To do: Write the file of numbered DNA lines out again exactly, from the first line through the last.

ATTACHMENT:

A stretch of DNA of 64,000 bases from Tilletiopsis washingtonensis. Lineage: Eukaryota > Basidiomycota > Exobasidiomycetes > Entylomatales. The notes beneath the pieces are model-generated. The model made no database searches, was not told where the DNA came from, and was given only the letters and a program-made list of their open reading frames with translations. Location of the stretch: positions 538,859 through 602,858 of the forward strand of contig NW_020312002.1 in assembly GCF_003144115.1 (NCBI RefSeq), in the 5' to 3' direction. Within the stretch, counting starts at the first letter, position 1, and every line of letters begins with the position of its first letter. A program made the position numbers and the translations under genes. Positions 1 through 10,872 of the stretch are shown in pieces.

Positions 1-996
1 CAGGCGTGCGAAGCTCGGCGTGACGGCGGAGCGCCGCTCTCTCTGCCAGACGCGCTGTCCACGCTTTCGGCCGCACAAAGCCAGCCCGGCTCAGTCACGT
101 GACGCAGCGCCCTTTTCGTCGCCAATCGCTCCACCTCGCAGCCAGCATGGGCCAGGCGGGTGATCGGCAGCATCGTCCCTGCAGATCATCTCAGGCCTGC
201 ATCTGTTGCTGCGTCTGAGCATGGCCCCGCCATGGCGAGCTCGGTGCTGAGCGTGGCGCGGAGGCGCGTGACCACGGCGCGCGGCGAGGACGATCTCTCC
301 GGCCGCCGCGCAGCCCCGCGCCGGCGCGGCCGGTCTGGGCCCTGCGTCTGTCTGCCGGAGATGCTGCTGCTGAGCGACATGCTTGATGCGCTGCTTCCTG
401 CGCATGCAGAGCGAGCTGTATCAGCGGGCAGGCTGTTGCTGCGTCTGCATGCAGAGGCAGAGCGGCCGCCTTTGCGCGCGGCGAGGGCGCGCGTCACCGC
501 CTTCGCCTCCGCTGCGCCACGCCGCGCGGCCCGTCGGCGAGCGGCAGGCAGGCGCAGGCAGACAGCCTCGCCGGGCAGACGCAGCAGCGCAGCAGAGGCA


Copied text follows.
A stretch of DNA of 64,000 bases from Tilletiopsis washingtonensis. Lineage: Eukaryota > Basidiomycota > Exobasidiomycetes > Entylomatales. The notes beneath the pieces are model-generated. The model made no database searches, was not told where the DNA came from, and was given only the letters and a program-made list of their open reading frames with translations. Location of the stretch: positions 538,859 through 602,858 of the forward strand of contig NW_020312002.1 in assembly GCF_003144115.1 (NCBI RefSeq), in the 5' to 3' direction. Within the stretch, counting starts at the first letter, position 1, and every line of letters begins with the position of its first letter. A program made the position numbers and the translations under genes. Positions 1 through 10,872 of the stretch are shown in pieces.

Positions 1-996
1 CAGGCGTGCGAAGCTCGGCGTGACGGCGGAGCGCCGCTCTCTCTGCCAGACGCGCTGTCCACGCTTTCGGCCGCACAAAGCCAGCCCGGCTCAGTCACGT
101 GACGCAGCGCCCTTTTCGTCGCCAATCGCTCCACCTCGCAGCCAGCATGGGCCAGGCGGGTGATCGGCAGCATCGTCCCTGCAGATCATCTCAGGCCTGC
201 ATCTGTTGCTGCGTCTGAGCATGGCCCCGCCATGGCGAGCTCGGTGCTGAGCGTGGCGCGGAGGCGCGTGACCACGGCGCGCGGCGAGGACGATCTCTCC
301 GGCCGCCGCGCAGCCCCGCGCCGGCGCGGCCGGTCTGGGCCCTGCGTCTGTCTGCCGGAGATGCTGCTGCTGAGCGACATGCTTGATGCGCTGCTTCCTG
401 CGCATGCAGAGCGAGCTGTATCAGCGGGCAGGCTGTTGCTGCGTCTGCATGCAGAGGCAGAGCGGCCGCCTTTGCGCGCGGCGAGGGCGCGCGTCACCGC
501 CTTCGCCTCCGCTGCGCCACGCCGCGCGGCCCGTCGGCGAGCGGCAGGCAGGCGCAGGCAGACAGCCTCGCCGGGCAGACGCAGCAGCGCAGCAGAGGCA